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HIA Outlines Solutions to Boost Healthcare Interoperability, Data Exchange

HIA gave six recommendations to help improve healthcare interoperability and data exchange to enhance patient care delivery.

While advances in technology have helped improve data exchange, the healthcare industry continues to lag on the interoperability front, according to a Health Innovation Alliance (HIA) report that outlines solutions to meet the ONC's goal of improving healthcare interoperability by 2030.

"How we share data is going to continue to evolve as technology advances," Brett Meeks, senior policy advisor of HIA, said in a press release. "The solutions identified by the HIA address the key areas that have hampered the flow of healthcare information."

"Implementing them will revolutionize how patients interact with the healthcare system, and how care is provided," Meeks continued. "If we want to have a better system, we need to act now. The longer we wait, the more catching up we will have to do in the future."

The report notes six critical solutions that would improve healthcare interoperability.

First, HIA called for the Office of Civil Rights (OCR) to adjust its proposed policy to allow patients to request that providers and plans request their health data from other providers and plans, not just other providers.

"Patients should be allowed to request that covered entities submit requests for their health information to all other covered entities and that the covered entity requesting on behalf of the patient receive information from the other covered entity," the report said.

"Additionally, CMS should implement the payer-to-payer data exchange requirements as soon as possible and make that data available through APIs to providers and patients as well," the authors suggested.

Next, HIA suggested that Congress create an accelerated approval pathway for interoperable medical devices.

"The FDA should create a committee to help coordinate with the private sector and define interoperability standards and specifications across devices classes and to monitor progress with regular reports to Congress," the report authors wrote.

HIA also pointed to health data interoperability for medical research and innovation. In particular, the report called for HHS to encourage the connection of EHRs to research tools and applications that would allow patients and providers to locate applicable clinical trials. The applications would also allow researchers to find relevant patients, where appropriate.

Next, the report called on Congress to establish explicit protections from HIPAA penalties for patient information requests.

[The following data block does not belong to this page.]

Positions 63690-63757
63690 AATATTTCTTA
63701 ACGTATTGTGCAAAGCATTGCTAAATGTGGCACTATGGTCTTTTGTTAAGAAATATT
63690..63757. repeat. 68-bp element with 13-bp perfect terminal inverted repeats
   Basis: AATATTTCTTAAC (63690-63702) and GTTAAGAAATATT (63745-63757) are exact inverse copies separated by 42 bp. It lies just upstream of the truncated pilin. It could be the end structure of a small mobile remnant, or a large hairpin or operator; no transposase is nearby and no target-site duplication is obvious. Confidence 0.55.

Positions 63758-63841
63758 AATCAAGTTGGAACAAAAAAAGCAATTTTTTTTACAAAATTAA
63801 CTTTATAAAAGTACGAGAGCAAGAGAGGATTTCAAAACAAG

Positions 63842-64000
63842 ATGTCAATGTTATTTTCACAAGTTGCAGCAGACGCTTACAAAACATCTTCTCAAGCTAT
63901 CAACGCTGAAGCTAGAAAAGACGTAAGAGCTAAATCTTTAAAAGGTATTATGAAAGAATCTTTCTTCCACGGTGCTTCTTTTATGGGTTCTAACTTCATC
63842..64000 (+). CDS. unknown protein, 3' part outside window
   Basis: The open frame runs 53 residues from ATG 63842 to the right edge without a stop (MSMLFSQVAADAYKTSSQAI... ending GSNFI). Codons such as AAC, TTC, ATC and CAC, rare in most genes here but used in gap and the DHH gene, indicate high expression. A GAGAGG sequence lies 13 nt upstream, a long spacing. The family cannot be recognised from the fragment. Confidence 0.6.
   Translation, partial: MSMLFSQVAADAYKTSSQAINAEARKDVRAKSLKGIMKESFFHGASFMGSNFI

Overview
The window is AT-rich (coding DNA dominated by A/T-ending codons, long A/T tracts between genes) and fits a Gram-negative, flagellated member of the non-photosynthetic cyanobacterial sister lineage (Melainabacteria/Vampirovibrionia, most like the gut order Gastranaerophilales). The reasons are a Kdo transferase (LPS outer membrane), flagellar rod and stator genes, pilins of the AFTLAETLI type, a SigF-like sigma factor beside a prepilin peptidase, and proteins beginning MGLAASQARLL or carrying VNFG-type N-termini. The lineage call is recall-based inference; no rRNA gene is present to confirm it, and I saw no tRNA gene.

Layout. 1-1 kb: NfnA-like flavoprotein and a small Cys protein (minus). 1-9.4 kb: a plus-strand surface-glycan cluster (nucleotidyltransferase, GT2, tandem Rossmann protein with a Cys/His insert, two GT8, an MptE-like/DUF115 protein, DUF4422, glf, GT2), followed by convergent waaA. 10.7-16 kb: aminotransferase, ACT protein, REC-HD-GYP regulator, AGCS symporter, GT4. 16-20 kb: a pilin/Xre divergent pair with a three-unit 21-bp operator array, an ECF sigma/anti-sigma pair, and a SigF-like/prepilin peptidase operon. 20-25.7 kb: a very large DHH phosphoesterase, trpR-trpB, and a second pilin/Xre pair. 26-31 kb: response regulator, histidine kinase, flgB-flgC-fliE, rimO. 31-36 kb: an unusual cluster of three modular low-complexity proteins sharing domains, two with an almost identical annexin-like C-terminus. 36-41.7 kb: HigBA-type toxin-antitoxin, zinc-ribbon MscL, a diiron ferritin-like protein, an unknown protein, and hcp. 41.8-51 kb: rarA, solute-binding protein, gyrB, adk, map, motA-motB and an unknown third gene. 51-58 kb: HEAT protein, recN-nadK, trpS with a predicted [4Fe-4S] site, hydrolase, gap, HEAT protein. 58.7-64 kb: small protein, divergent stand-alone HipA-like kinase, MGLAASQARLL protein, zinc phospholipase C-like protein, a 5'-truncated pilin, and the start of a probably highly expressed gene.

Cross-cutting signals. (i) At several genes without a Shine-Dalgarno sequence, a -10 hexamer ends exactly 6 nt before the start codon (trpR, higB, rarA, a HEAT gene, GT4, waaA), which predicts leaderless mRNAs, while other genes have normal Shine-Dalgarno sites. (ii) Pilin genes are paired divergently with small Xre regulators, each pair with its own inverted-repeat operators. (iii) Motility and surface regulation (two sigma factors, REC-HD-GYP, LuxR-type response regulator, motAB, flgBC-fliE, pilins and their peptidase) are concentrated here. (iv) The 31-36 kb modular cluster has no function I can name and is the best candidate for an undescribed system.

"Congress should solidify in statute that covered entities will not be liable for HIPAA penalties for sharing patient information pursuant to a patient request to share that information, codifying the current HHS policy included in OCR's FAQ 3009.22," the report authors said.

HIA also noted several solutions to standardize social determinants of health (SDOH) data collection and use.

"HRSA and ONC should fund existing work to standardize SDOH information collection and data standardization to build toward consistent collection, integration, and use of SDOH in clinical care," the report authors wrote. "Federal funding on information collection should focus on community health workers that are trusted and respected in the areas they will be collecting information."

Lastly, HIA requested that the Centers for Disease Control and Prevention (CDC) and ONC improve public health data collection and reporting within the next two years.

"To encourage consistency in data collection and use across the country, CDC should support a model data use agreement for potential adoption by states and local public health authorities," they suggested. "Health IT vendors should integrate automated public health reporting tools into existing systems and workflows."

"Federal, state, local, and tribal public health authorities should ensure that actionable public health information is being reported back to providers and others actively responding to public health crises," the report added. "CDC should contract with experts on data modernization activities and institute a transparent stakeholder process modeled after public meetings held by the FDA."

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